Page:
When JORDAN became interim President, the Dean approached JORDAN and stated that she would be willing to retire immediately, but could not do so unless “some service time” was bought from a previous job. The Dean told JORDAN, and JORDAN told Chancellor Johnson, that, if SUSCC would pay the cost of purchasing the time, she would retire and leave the campus. The cost of the Dean’s service time was approximately $24,000.

In order to facilitate the Dean’s retirement and exit from SUSCC, Johnson instructed Winston Hayes, the owner of ACCESS – a computer software vendor, to pay for the Dean’s service time. Johnson instructed Hayes submit a false invoice to SUSCC to cover the costs, and then Johnson instructed JORDAN to pay the false invoice.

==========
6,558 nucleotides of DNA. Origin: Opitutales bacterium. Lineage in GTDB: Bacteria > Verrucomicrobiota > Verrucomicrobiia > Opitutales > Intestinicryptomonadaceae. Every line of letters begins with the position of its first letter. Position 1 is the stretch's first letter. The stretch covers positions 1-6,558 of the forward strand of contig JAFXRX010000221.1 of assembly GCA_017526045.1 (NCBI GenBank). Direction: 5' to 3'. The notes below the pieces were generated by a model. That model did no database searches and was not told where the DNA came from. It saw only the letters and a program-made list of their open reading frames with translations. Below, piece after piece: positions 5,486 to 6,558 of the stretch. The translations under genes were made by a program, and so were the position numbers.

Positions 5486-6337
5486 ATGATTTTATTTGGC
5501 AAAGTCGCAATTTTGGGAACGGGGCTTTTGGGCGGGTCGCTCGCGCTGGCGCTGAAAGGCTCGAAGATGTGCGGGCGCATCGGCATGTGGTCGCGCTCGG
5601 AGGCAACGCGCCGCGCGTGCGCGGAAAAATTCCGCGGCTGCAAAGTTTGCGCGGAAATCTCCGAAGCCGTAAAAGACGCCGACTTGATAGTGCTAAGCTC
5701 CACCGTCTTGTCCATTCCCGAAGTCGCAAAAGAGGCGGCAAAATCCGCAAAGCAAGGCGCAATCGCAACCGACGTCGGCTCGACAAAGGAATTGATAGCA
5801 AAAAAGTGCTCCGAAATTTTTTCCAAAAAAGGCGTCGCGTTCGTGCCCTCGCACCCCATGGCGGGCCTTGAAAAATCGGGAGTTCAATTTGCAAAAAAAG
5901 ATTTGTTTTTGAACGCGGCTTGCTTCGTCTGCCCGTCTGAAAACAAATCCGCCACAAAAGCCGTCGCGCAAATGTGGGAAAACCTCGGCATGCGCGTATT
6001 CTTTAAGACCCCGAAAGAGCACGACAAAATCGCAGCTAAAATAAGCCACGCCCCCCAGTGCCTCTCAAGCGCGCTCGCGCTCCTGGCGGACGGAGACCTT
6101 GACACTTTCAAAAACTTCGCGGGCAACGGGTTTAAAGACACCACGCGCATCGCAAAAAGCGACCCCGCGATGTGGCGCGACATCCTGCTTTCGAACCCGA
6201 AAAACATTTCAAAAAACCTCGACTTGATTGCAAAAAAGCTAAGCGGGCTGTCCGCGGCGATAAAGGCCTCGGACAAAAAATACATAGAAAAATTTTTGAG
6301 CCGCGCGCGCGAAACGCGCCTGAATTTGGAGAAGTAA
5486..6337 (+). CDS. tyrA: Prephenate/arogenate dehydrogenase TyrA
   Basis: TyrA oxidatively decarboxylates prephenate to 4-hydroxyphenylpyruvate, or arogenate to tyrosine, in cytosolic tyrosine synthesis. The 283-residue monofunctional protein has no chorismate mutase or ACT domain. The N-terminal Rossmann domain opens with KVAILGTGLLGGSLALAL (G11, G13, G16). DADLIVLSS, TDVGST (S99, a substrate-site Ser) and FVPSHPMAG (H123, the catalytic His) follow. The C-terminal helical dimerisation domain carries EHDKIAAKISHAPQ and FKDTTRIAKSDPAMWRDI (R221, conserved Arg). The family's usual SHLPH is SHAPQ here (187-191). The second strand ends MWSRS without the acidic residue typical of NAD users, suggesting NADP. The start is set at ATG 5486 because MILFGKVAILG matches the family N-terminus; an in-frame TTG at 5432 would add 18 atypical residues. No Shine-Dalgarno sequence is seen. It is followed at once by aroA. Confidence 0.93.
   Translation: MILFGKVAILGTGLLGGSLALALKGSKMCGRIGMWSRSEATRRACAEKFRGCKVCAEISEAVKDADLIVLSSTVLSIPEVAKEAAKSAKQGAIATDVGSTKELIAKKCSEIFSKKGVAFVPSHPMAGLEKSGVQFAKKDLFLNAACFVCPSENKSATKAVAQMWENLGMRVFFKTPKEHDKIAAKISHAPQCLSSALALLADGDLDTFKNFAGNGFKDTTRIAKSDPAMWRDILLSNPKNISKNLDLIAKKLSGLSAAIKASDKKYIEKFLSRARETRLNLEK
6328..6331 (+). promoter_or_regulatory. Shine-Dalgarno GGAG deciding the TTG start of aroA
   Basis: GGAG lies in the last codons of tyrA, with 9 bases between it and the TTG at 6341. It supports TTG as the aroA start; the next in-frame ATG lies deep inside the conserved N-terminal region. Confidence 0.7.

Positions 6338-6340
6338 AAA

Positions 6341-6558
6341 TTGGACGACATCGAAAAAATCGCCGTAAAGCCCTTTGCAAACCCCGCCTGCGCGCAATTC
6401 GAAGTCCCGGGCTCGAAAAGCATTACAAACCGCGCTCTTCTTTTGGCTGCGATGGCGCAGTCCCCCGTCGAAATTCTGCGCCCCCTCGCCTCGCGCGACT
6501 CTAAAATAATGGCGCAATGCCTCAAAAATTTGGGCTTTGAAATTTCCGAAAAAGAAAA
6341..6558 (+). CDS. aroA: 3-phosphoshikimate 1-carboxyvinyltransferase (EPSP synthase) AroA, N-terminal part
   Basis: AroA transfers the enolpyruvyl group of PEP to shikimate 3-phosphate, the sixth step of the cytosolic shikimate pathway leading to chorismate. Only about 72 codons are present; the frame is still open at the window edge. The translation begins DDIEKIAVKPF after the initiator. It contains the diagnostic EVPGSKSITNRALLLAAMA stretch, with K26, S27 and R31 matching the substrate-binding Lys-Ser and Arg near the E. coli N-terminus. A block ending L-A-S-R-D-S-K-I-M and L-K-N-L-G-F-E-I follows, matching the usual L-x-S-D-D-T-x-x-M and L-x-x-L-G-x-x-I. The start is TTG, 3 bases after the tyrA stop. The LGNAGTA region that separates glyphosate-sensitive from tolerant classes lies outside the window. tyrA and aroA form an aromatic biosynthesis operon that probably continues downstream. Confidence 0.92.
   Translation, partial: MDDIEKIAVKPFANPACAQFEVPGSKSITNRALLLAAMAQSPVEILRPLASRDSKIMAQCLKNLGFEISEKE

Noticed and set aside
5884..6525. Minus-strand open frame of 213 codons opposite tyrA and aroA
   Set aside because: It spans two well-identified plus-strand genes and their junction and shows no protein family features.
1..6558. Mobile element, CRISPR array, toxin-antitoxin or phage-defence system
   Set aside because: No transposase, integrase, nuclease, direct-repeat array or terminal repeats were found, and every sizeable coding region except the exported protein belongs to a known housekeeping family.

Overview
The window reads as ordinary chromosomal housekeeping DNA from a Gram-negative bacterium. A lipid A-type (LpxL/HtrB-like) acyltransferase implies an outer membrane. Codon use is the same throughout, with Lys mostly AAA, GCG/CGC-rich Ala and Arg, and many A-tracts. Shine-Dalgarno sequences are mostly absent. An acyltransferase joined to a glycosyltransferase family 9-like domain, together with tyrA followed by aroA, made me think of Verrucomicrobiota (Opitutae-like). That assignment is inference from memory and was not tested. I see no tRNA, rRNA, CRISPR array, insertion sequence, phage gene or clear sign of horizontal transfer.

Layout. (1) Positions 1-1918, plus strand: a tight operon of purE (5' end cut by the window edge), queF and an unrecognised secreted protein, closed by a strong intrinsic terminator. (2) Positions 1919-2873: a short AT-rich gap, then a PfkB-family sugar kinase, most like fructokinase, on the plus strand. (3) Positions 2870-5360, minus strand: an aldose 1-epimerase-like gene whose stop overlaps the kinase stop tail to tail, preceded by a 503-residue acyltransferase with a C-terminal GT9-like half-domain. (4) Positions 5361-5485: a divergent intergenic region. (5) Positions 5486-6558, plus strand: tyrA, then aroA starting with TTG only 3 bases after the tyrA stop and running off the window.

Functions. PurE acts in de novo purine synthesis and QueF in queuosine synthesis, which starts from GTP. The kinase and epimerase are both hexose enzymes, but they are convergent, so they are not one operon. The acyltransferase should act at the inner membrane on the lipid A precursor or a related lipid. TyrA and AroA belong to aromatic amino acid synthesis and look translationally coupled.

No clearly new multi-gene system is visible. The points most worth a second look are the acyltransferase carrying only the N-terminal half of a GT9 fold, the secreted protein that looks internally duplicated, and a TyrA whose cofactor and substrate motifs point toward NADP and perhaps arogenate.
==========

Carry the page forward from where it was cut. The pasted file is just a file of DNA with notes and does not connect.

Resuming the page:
When JORDAN received the fraudulent invoice from ACCESS, it was more than twice as much as the Dean’s service time had cost, so she contacted Johnson. He instructed Jordan to pay the fraudulent invoice, and to certify that software had been delivered. ACCESS Group Software, LLC received a check for $48,000 from SUSCC. Hayes used the excess money paid his company, ACCESS, to benefit himself and Johnson, with whom he was engaged in a bribery-kickback scheme. When asked in the grand jury whether the Chancellor had told her to pay a fraudulent invoice, JORDAN testified, falsely, that he had not.

Winston Hayes, owner of ACCESS Group Software, LLC has previously been charged in connection with this investigation, and has agreed to plead guilty to bribery and conspiracy to launder money. ACCESS will forfeit $5 million received as profit over the course of four years of illegal activity relating to the Postsecondary colleges.